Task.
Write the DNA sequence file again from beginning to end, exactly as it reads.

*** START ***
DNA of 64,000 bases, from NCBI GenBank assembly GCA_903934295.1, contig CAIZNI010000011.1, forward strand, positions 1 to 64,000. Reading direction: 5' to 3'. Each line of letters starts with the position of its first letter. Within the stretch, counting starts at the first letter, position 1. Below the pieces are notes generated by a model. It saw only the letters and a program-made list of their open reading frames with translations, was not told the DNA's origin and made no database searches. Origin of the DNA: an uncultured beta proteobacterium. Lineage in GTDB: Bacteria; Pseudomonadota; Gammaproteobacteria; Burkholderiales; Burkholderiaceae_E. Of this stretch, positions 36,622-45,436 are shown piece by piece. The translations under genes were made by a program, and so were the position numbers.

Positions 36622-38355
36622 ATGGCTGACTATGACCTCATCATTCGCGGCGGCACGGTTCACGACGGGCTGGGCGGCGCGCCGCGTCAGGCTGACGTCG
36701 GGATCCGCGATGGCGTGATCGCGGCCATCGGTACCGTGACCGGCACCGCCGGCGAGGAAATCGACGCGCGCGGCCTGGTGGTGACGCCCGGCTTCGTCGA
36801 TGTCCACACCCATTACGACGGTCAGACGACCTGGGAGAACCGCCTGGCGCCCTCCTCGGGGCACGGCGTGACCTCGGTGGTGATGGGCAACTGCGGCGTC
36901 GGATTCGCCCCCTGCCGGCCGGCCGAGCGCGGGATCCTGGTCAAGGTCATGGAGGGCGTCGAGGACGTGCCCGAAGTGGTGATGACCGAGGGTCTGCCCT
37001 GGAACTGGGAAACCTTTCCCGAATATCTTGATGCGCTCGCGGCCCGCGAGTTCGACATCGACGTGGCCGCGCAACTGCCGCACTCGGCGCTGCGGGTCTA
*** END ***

DNA of 64,000 bases, from NCBI GenBank assembly GCA_903934295.1, contig CAIZNI010000011.1, forward strand, positions 1 to 64,000. Reading direction: 5' to 3'. Each line of letters starts with the position of its first letter. Within the stretch, counting starts at the first letter, position 1. Below the pieces are notes generated by a model. It saw only the letters and a program-made list of their open reading frames with translations, was not told the DNA's origin and made no database searches. Origin of the DNA: an uncultured beta proteobacterium. Lineage in GTDB: Bacteria; Pseudomonadota; Gammaproteobacteria; Burkholderiales; Burkholderiaceae_E. Of this stretch, positions 36,622-45,436 are shown piece by piece. The translations under genes were made by a program, and so were the position numbers.

Positions 36622-38355
36622 ATGGCTGACTATGACCTCATCATTCGCGGCGGCACGGTTCACGACGGGCTGGGCGGCGCGCCGCGTCAGGCTGACGTCG
36701 GGATCCGCGATGGCGTGATCGCGGCCATCGGTACCGTGACCGGCACCGCCGGCGAGGAAATCGACGCGCGCGGCCTGGTGGTGACGCCCGGCTTCGTCGA
36801 TGTCCACACCCATTACGACGGTCAGACGACCTGGGAGAACCGCCTGGCGCCCTCCTCGGGGCACGGCGTGACCTCGGTGGTGATGGGCAACTGCGGCGTC
36901 GGATTCGCCCCCTGCCGGCCGGCCGAGCGCGGGATCCTGGTCAAGGTCATGGAGGGCGTCGAGGACGTGCCCGAAGTGGTGATGACCGAGGGTCTGCCCT
37001 GGAACTGGGAAACCTTTCCCGAATATCTTGATGCGCTCGCGGCCCGCGAGTTCGACATCGACGTGGCCGCGCAACTGCCGCACTCGGCGCTGCGGGTCTA